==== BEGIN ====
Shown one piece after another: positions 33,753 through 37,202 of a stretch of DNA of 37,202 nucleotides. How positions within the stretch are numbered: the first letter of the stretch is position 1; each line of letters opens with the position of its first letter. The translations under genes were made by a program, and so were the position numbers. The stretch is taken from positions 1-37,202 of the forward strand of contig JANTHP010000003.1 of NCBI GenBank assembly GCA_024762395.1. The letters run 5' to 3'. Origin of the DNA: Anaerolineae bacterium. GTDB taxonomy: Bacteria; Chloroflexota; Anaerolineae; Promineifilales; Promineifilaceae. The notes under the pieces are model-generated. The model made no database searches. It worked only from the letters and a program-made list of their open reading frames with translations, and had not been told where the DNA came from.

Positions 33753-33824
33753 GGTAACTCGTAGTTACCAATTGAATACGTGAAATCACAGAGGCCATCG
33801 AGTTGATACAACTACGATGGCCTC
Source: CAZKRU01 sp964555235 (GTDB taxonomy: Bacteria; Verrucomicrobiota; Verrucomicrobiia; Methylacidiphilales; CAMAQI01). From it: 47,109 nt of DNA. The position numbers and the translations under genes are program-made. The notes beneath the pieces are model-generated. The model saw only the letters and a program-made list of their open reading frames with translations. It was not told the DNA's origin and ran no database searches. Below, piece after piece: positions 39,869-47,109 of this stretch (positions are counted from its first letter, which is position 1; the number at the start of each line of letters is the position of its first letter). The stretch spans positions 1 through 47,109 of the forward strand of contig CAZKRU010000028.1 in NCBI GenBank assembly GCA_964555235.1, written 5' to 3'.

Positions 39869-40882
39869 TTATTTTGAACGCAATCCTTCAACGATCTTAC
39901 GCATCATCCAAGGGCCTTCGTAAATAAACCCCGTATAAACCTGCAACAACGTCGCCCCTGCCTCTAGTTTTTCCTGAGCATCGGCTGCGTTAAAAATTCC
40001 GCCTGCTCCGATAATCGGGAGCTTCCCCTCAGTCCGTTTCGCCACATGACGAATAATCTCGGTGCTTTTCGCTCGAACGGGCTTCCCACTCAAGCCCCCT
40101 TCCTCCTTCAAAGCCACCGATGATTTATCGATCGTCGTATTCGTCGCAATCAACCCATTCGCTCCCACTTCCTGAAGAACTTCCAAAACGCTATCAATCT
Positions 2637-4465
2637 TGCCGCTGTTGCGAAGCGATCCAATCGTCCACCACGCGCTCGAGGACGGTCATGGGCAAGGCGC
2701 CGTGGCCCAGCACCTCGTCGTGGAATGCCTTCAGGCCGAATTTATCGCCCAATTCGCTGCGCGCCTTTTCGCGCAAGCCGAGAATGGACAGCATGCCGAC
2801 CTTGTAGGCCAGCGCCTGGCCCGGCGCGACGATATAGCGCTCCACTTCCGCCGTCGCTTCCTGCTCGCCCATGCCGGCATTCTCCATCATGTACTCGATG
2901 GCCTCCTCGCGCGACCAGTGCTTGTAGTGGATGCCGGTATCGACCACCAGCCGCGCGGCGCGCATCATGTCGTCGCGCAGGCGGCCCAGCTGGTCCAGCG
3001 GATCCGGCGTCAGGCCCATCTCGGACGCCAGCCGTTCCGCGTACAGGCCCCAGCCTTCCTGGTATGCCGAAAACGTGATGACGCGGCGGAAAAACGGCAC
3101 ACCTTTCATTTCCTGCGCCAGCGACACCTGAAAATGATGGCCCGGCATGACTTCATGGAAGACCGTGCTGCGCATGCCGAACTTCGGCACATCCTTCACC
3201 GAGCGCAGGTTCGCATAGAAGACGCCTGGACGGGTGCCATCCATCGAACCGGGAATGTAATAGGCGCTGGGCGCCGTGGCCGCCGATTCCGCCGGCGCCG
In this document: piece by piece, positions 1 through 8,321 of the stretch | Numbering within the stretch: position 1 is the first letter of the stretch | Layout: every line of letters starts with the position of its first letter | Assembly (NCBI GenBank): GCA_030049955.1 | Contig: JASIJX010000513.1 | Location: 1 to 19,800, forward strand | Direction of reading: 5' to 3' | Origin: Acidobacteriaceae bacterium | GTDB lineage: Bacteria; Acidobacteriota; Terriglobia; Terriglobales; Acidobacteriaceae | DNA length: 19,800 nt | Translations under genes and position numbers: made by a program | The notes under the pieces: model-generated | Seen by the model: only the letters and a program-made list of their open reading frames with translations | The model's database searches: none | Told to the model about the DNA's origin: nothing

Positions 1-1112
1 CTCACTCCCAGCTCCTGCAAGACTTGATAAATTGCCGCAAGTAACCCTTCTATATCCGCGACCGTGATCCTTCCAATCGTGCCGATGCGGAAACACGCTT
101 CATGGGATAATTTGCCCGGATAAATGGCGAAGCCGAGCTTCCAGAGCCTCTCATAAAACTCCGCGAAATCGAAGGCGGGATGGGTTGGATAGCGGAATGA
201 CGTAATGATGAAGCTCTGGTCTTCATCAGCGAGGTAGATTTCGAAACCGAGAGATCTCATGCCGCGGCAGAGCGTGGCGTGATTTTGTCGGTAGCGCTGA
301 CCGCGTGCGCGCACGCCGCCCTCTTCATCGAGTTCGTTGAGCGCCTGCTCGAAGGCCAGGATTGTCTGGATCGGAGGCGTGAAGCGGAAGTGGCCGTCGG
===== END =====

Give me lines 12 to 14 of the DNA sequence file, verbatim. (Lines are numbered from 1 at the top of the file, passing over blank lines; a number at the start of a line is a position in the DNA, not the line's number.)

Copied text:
2637 TGCCGCTGTTGCGAAGCGATCCAATCGTCCACCACGCGCTCGAGGACGGTCATGGGCAAGGCGC
2701 CGTGGCCCAGCACCTCGTCGTGGAATGCCTTCAGGCCGAATTTATCGCCCAATTCGCTGCGCGCCTTTTCGCGCAAGCCGAGAATGGACAGCATGCCGAC
2801 CTTGTAGGCCAGCGCCTGGCCCGGCGCGACGATATAGCGCTCCACTTCCGCCGTCGCTTCCTGCTCGCCCATGCCGGCATTCTCCATCATGTACTCGATG